• RYAN GIGGS + TRAFIGURA: Giggs took out a 'super injunction': not only was it illegal to state he'd had an affair with his sister-in-law, it was also legal to mention that Giggs had launched a court case. Corporations have also used privacy laws to 'gag' media criticism. The Guardian fought a long legal battle to overturn Trafigura's superinjunction; they had dumped toxic waste causing deaths and disease. The cost of the legal battle is the key point in some ways: if we do get a world without newspapers, only bloggers, will they really fund expensive legal battles against such legal bans? Widespread Tweeing of Giggs identity made his superinjunction an absurdity.
  • RIGHT TO BE FORGOTTEN: a Spaniard successfully won a legal battle for the 'right to be forgotten' by Google. His right to privacy, though, threatens conflicting rights of information and expression, and has the potential consequence of making it impossible for small, independent companies to rise as google competitors; the cost of manually editing search engines for individual requests is potentially vast.
  • BLAIR BRATS: Former PM Tony Blair and his wife Cherie had a series of battles with the press over coverage of their children, which included reports of son Euan's public drunkenness and drug-taking; the buying of expensive property for him; the choice of school; school reports and exam results, etc. You could argue that this obviously shows the PCC failing - but there is also a case for what the PCC terms a 'public interest defence': surely it is right to highlight the hypocrisy of a politician who brought in ASBOs and lectured on education?
  • BROWN'S BABY: Gordon Brown's testimony to Leveson was quite sensational: the NoTW threatened him in a phone call - they were going to publish (illegally obtained) information about his sick child, and would make the story even more intrusive and upsetting if he didn't co-operate with quotes. He did. And his wife Sarah had NoTW head honcho Rebecca Brooks, currently on trial for phone-hacking (etc), over for a sleepover with their children weeks later.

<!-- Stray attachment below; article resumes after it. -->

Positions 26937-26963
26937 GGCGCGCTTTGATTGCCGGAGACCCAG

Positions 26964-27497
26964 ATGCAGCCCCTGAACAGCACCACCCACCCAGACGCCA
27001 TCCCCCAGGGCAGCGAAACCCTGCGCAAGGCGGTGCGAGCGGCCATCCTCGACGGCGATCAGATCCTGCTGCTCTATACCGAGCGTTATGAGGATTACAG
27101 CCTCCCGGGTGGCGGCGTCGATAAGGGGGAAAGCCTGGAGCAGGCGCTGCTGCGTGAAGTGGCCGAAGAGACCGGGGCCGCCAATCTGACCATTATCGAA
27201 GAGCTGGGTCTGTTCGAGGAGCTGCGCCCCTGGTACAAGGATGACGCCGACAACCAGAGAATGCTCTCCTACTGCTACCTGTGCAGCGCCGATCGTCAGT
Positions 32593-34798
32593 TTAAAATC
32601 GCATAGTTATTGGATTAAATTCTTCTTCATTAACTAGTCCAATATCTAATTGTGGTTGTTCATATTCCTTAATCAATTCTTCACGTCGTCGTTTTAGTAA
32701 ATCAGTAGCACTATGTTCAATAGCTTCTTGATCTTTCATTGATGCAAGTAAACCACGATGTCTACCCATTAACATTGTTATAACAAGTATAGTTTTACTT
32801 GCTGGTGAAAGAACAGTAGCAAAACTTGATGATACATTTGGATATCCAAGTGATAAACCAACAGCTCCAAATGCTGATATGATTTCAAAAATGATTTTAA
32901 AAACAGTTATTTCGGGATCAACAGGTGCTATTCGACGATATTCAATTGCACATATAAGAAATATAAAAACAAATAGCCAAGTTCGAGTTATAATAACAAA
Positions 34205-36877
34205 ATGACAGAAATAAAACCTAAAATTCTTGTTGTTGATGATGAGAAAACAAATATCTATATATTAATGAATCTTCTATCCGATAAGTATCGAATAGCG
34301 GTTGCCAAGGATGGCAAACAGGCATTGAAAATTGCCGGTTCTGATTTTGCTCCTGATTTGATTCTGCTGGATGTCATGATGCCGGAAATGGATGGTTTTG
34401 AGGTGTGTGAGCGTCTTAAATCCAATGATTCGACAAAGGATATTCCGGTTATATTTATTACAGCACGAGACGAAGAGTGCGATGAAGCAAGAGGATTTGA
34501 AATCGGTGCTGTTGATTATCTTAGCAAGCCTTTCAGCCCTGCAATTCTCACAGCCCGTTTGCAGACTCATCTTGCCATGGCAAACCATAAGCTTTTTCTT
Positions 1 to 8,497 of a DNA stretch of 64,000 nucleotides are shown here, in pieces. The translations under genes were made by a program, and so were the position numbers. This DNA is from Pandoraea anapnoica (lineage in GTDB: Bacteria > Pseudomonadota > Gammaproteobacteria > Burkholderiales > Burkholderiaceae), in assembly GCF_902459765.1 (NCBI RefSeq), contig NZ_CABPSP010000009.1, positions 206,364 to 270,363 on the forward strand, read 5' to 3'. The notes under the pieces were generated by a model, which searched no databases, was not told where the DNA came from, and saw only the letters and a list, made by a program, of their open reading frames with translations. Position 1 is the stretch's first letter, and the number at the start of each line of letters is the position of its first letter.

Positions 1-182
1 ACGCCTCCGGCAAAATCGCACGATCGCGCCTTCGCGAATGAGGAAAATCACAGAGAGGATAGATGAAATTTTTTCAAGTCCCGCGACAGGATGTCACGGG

• ROYAL PRIVILEGE: This can be viewed from different angles. One of the very first press regulator rulings was over a Daily Mirror poll on who Princess Margaret should marry - the General Council of the Press didn't like this! When Princess Diana died, seemingly during a chase by paparazzi, anti-media feeling and outrage at invasion of privacy was intense. Her sons won extraordinary protection from the PCC, who repeatedly gathered together all national editors to warn them to leave them alone while at school ... and even university. Given these were heirs to the throne, there is an obvious argument for 'public interest' overruling their right to privacy, but then these weren't the working class Hillsborough victims or 'The Worst Brat in Britain' that The Sun casually abused. Prince William would throw a thank you party for the press after he graduated. This is an ironic case: the PCC being effective for once, but in a case where it was wrong to limit the freedom of the press?
  • BENEFITS STREET: The C4 doc/reality show, like My Big Fat Gypsy Wedding, has proven extremely controversial. Yes, participants originally agreed to be filmed, but most now say they weren't prepared for the reaction: widespread abuse, personal attacks and utter vilification through the press (and even police investigations when some appeared to admit to petty crime). Such people lack expensive lawyers, though. It is notable that the producers of Benefits Street have so far failed to find another community willing to be filmed for a second series. (google 'guardian benefits street' for many useful articles on this; Wiki)